(500) Days of Summer is an anti-love story.
Well, it certainly isn’t conventional, but we begin with Tom Hansen (Joseph Gordon-Levitt), who works at a greetings card company trying to come up with new holidays to celebrate, but really he trained to be an architect. It’s like a lot of people in life – they just can’t get a job following their dream. One day, Summer Finn (Zooey Deschanel) enters his life as a secretary at the firm.
It’s difficult to go into much detail about the film without giving too much away, but it’s safe to say that we see them break up, get back together, we see their first meeting; there’s a great moment when Tom sputters his drink when Summer says that at college she used to be called “Anal Girl”, only for her to reveal that it’s because she was very neat and organised… and, finally, we see how Tom over-analyses every moment he gets to spend with Summer and how that translates into her liking him or just not being at all interested in him. Note to all women reading: Us blokes DO do this. And don’t worry – it drives us insane because we can’t work you out either! 😉
At first it seems odd that the 500 days are told in seemingly-random order, but it does come together to tell a tale in a brilliant way as you try to see whether the pair will stay the course.
Other random observations: The sets have a 1950s tinge to them, even though it’s set in the present day; and it features one of my favourite Smiths songs, Please Please Please Let Me Get What I Want. The supporting cast is mainly Tom’s older-than-her-years sister Rachel (Chloe Moretz), his colleague McKenzie (Geoffrey Arend) and best friend Paul (Matthew Gray Gubler).
The film is presented in its original 2.35:1 anamorphic widescreen ratio and makes excellent use of the width when it comes to framing what you see. It’s also shot in Super 35 so would make to a relatively trouble-free transition to 16:9 when it gets shown on TV, although hopefully it’ll be shown on Channel 4 where they actually show films properly. chases and explosions. For the record, I’m watching on a Panasonic 37″ Plasma screen with a Samsung BDP1500 player.
The sound comes in DTS 5.1 HD Master Audio Lossless, DTS 5.1 and Dolby Digital 5.1 formats. Listening in DTS 5.1, it was perfectly fine for music and dialogue – which is what it mostly consists of, as it’s certainly not a special FX movie.
The extras are as follows:
- Deleted and Extended scenes (14:42): 9 of them here, in 2.35:1 anamorphic widescreen, which also introduces Tom’s mum, Sarah (Jennifer Hetrick) and her new partner Martin.
I also liked the inclusion of an extension to the scene following from a party, late on in the film, which obviously I can’t describe here but you’ll know it when you do. Another favourite was one involving an alternate version of that scene which featured Hall & Oates’ “You Make Me Dreams Come True”, which I’d really like to have seen included back in the film. Either way, it’s great to see it here.
- Bank Dance directed by Mark Webb (4:18): A bizarre but engaging dance scene involving the two leads, in a bank. Clearly filmed in 4:3, but then slightly vertically-squeezed, which seems a bit odd. In fact, this also happens with the music video and ‘conversations’ segment. Why?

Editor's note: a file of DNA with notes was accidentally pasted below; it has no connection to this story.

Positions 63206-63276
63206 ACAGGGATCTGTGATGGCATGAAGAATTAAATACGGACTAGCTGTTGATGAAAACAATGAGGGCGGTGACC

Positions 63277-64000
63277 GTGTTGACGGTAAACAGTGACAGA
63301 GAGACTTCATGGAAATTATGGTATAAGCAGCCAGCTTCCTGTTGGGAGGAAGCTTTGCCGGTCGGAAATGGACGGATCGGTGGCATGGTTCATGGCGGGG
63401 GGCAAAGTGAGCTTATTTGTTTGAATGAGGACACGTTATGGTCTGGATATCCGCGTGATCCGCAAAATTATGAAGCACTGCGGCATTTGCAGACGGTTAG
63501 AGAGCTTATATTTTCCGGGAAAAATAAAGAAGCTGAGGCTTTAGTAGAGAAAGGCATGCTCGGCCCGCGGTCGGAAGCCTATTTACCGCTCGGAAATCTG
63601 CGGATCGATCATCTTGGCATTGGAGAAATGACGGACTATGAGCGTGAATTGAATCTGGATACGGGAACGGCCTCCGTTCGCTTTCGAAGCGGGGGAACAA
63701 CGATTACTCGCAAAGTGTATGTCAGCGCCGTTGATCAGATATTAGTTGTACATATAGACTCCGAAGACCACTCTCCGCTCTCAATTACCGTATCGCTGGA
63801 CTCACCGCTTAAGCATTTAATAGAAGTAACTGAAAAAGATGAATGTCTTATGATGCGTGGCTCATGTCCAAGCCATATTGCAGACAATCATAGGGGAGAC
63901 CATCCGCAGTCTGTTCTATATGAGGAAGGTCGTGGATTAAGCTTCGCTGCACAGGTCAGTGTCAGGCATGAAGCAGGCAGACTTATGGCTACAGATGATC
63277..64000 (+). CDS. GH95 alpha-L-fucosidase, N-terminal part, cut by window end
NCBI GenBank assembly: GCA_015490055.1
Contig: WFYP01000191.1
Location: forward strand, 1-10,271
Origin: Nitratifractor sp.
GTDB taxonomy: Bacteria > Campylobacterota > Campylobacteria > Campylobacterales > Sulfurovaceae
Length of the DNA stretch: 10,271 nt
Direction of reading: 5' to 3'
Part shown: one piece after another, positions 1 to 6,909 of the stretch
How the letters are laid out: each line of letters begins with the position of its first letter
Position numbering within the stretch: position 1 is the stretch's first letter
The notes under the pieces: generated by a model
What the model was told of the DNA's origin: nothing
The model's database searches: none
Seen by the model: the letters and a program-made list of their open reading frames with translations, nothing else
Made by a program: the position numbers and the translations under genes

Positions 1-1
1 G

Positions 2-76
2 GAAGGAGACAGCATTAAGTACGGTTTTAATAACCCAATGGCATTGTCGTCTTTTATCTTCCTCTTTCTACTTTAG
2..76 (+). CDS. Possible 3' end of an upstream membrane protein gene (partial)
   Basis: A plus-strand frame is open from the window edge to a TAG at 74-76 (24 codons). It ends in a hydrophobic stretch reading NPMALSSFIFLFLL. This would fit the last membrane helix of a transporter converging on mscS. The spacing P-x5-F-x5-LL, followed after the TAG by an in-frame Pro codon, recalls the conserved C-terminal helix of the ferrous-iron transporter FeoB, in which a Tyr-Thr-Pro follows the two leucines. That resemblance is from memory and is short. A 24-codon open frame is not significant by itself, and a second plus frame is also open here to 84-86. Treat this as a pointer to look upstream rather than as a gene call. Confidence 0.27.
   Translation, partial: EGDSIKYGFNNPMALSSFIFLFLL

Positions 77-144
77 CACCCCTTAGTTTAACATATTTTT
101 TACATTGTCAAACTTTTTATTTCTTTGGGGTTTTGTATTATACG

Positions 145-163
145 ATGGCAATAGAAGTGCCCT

- Mean’s Cinemash: “Sid and Nancy/(500) Days of Summer” (3:28): The former gets referenced in this film, and the two leads in this film play the two leads in that. This is the second of two really inventive extras.
- Music video: The Temper Trap – Sweet Disposition (4:01): One of the main tunes in the film.
- Conversations with Zooey and Joseph (12:26): The pair of them talking about various aspects of the film between themselves. This goes on for quite a while and does get a bit boring after a while.
- Audio descriptive track: Does what it says on the tin.
The main menu features theme music from the film with footage of the two leads in the film. There are subtitles in several different languages – although oddly these appear where the characters are positioned which is somewhat distracting; and there are 24 chapters to the film which is generally perfectly fine, although oddly, one hasn’t been set aside for the closing credits.
Also, note that the film itself is a 12-cert, but the content of the extras bumps the whole package up to a 15-cert, presumably due to the swearing.
Running time: 95 minutes
Cat no: 3865007001
Released: January 2010
Picture: 1080p High Definition
Sound: DTS 5.1 HD Master Audio Lossless, Audio Descriptive Dolby Digital 5.1, DTS 5.1, Dolby Digital 5.1
Subtitles: English for hearing impaired, Danish, Finnish, Norwegian, Swedish
Widescreen: 2.35:1 (Super 35)
Disc Format: BD50
Director: Marc Webb
Producers: Mason Novick, Jessica Tuchinsky, Mark Waters and Steven J Wolfe
Screenplay: Scott Neustadter and Michael H Weber
Music: Mychael Danna and Rob Simonsen
Tom Hansen: Joseph Gordon-Levitt
Summer Finn: Zooey Deschanel
McKenzie: Geoffrey Arend
Rachel Hansen: Chloë Grace Moretz
Paul: Matthew Gray Gubler
Vance: Clark Gregg
Millie: Patricia Belcher
Alison: Rachel Boston
Girl at interview: Minka Kelly
Reviewer of movies, videogames and music since 1994. Aortic valve operation survivor from the same year. Running DVDfever.co.uk since 2000. Nobel Peace Prize winner 2021.